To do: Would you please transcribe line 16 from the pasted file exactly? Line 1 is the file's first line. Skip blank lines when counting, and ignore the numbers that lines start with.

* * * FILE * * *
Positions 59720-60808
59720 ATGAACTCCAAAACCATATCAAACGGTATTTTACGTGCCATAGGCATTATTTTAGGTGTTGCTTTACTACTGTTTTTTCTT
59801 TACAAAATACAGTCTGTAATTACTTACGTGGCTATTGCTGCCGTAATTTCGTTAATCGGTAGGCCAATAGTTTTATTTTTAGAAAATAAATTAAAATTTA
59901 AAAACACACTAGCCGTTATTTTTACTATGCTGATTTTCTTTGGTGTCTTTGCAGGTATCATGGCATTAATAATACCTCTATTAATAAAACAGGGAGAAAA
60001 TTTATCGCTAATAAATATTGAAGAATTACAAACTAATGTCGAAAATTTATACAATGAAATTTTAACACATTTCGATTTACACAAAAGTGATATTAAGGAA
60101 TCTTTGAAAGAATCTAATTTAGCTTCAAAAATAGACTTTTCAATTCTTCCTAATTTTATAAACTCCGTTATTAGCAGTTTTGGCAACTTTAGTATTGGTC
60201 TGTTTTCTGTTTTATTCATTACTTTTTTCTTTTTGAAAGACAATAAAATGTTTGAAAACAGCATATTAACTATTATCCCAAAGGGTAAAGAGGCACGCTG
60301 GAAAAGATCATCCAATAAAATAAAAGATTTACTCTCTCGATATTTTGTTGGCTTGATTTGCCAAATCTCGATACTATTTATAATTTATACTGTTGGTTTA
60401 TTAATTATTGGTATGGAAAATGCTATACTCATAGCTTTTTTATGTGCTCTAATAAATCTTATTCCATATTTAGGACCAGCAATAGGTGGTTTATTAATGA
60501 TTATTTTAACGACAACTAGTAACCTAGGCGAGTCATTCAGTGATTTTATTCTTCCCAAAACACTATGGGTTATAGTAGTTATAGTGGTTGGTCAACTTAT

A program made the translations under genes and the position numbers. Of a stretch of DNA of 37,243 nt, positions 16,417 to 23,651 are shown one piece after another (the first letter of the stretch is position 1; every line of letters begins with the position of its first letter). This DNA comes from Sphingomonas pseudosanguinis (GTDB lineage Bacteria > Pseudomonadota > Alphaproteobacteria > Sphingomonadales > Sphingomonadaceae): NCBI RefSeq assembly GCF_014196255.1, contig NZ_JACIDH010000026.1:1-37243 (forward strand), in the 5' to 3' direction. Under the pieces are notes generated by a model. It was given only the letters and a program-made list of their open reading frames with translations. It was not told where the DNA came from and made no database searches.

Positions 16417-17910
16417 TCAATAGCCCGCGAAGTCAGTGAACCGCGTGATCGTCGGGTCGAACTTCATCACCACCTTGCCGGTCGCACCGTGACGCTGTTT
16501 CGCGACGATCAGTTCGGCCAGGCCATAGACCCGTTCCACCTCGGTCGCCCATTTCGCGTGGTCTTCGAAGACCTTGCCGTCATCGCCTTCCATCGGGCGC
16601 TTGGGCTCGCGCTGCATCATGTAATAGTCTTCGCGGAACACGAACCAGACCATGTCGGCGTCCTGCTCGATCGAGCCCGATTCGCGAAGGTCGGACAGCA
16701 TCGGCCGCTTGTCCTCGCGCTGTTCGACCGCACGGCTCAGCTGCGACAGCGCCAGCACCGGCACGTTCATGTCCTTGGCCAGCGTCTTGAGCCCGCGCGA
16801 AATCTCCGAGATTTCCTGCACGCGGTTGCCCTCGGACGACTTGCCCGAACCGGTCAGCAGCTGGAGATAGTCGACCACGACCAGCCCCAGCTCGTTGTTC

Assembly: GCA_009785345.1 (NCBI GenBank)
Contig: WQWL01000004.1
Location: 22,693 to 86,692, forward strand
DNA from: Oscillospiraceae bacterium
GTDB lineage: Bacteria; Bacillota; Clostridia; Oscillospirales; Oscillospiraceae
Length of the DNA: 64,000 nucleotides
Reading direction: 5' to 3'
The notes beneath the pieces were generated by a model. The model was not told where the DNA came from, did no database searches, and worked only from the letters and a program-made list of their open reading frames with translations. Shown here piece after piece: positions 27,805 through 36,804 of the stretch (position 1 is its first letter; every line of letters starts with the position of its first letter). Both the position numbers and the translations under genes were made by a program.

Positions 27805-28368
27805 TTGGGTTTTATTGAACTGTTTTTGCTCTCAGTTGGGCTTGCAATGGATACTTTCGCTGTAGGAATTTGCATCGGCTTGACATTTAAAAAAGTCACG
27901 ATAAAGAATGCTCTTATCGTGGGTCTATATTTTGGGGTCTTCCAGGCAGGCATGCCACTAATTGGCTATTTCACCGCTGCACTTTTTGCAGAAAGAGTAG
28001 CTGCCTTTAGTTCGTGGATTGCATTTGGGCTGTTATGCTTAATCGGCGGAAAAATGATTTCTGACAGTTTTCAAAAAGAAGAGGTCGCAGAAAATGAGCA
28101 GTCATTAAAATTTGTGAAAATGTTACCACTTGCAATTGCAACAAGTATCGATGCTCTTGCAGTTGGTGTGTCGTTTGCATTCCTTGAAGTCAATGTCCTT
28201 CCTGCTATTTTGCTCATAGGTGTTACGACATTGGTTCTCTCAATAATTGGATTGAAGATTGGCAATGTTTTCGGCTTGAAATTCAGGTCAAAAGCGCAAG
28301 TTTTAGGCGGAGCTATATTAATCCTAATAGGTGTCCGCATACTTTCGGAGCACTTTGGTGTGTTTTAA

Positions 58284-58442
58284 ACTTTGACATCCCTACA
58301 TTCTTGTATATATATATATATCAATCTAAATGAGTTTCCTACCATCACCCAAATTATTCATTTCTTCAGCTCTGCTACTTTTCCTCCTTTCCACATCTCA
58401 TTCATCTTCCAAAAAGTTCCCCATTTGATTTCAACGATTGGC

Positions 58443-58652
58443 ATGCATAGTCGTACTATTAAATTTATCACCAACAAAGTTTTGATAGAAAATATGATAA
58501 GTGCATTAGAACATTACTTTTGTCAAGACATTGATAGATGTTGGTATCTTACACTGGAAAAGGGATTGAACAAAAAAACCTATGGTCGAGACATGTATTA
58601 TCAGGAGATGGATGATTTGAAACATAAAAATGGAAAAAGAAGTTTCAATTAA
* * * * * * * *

16701 TCGGCCGCTTGTCCTCGCGCTGTTCGACCGCACGGCTCAGCTGCGACAGCGCCAGCACCGGCACGTTCATGTCCTTGGCCAGCGTCTTGAGCCCGCGCGA